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The SHRG provides a critical link between experimental measurements and the advancement of scientific knowledge not only by inventing the instruments that collect and measure the plasma in space, but also processing and analyzing the data from those instruments, providing the scientific community with high-quality data that can be used for research in many different fields.


The use of in-situ measurements and remote-sensing observations to measure the physical properties of solar plasmas requires a vast amount of atomic data. These data allow to determine the evolution of the ionization status of wind plasmas and to measure the physical properties of coronal plasmas. Members of the SHRG have developed CHIANTI (, a spectral code that allows users to carry out spectroscopic diagnostics of optically thin plasmas. CHIANTI is the most advanced spectral code working below 2000 Angstroem, is the standard spectral code used in solar physics, and is used worldwide by scientists working in all fields of astrophysics.


The SHRG applies auditory data analysis techniques to detect spectral features in the solar wind that may otherwise be overlooked. This practice of turning data into sound – known as data sonification – allows scientists to analyze the data using their sense of hearing as well as vision. The auditory display can play a valuable role in the data analysis process, particularly when used in tandem with visualization methods in rendering data sets of high dimensionality. Our group has successfully applied sonification techniques to reveal new information regarding the source regions of the solar wind, and will continue to use this approach in the future to explore data sets of increasingly high resolution.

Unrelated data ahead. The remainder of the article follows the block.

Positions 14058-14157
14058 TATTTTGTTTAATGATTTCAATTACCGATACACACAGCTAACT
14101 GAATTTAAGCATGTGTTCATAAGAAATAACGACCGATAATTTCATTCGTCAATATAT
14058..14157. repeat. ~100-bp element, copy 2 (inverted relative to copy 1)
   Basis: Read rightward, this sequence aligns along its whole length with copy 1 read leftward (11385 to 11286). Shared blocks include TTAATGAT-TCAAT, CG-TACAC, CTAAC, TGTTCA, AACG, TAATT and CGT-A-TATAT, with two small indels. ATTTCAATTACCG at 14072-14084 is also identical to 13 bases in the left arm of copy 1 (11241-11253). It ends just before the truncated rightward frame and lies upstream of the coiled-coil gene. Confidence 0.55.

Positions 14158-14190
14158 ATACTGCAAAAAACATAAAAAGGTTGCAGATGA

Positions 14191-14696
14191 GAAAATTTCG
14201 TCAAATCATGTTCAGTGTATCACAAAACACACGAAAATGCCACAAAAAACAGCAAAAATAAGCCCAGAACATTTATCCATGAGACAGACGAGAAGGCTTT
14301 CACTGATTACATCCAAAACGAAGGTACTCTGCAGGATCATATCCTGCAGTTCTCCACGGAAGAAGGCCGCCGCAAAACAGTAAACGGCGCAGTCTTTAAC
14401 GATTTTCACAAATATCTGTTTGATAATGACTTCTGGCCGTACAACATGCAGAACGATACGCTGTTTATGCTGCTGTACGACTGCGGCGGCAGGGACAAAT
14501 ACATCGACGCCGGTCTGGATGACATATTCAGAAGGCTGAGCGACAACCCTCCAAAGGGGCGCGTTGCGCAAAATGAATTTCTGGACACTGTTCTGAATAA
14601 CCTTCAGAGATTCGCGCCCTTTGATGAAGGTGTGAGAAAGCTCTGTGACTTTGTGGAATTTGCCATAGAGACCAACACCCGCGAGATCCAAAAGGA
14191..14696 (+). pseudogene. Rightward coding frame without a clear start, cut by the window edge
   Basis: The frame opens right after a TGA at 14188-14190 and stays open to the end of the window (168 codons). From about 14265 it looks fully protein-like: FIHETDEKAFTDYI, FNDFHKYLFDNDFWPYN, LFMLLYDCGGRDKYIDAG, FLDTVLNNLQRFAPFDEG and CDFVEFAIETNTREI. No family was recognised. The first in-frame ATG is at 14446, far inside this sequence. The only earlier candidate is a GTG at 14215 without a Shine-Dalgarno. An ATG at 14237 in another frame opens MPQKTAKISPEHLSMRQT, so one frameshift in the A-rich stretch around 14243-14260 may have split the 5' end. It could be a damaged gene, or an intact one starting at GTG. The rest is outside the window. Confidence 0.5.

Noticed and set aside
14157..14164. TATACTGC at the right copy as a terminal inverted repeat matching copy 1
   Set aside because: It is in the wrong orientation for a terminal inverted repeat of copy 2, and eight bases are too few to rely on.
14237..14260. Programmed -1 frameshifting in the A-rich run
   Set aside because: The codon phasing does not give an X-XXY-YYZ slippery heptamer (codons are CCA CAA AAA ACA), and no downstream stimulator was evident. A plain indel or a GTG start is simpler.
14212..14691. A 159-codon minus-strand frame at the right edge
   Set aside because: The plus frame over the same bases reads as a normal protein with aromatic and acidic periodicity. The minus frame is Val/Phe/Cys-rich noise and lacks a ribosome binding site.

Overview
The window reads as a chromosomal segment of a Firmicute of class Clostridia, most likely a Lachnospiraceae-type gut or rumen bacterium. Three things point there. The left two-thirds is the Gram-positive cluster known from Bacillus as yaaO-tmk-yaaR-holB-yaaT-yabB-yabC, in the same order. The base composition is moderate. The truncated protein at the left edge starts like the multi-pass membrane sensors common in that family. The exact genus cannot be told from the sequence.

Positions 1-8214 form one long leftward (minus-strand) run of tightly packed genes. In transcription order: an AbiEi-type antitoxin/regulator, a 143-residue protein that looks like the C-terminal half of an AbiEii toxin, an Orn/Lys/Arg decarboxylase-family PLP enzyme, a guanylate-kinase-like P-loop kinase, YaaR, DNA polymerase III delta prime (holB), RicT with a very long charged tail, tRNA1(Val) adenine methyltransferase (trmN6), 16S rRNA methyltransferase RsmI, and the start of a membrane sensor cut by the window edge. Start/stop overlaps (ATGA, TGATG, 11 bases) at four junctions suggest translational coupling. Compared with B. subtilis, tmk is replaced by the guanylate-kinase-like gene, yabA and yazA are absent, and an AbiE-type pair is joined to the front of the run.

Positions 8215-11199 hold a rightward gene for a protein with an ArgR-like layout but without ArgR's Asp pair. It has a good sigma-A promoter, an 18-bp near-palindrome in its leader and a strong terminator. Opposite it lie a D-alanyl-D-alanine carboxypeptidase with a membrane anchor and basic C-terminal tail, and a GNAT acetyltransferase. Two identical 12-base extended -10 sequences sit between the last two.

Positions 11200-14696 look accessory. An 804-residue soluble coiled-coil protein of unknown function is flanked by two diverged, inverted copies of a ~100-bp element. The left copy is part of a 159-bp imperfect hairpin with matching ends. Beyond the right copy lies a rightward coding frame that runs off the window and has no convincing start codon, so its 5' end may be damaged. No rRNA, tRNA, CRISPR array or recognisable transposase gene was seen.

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Listening to solar storms

Experiment Data Management

By inventing and building new instruments, the SHRG collects experimental data that is critical to the advancement of scientific knowledge. Our results contribute to continued research, publication, and the formation/validation of theoretical frameworks. Data analysis is a multi-tiered, computationally intensive process. Managing the telemetry output of multiple instruments and organizing this data into efficient storage structures requires a unique combination of custom software and commercial analysis tools. Each instrument collects data that must traverse a path from in-situ collection to public release. This data production pipeline requires expertise spanning several fields of science and engineering including computer science, computer engineering, software engineering, and electrical engineering. Our group specializes in ground data system solutions including decompression and decoding of telemetry data, efficient storage and retrieval of scientific data for analysis, and data visualization. In addition, we build custom analysis tools based on commercial software packages such as IDL and MATLAB.

The data analysis is intimately tied to instrument development. The methods required to interpret instrument output are determined by using a combination of instrument response profiling, fundamental physics, and statistical analysis. Our data production algorithms are precisely calibrated to eliminate instrumentation bias which allows us to provide the most accurate measurements possible. Additionally, we are continually developing new and better instrument designs that evolve with our understanding of both the practical operational concerns of an instrument and the physical environment within which the instrument operates (the heliosphere).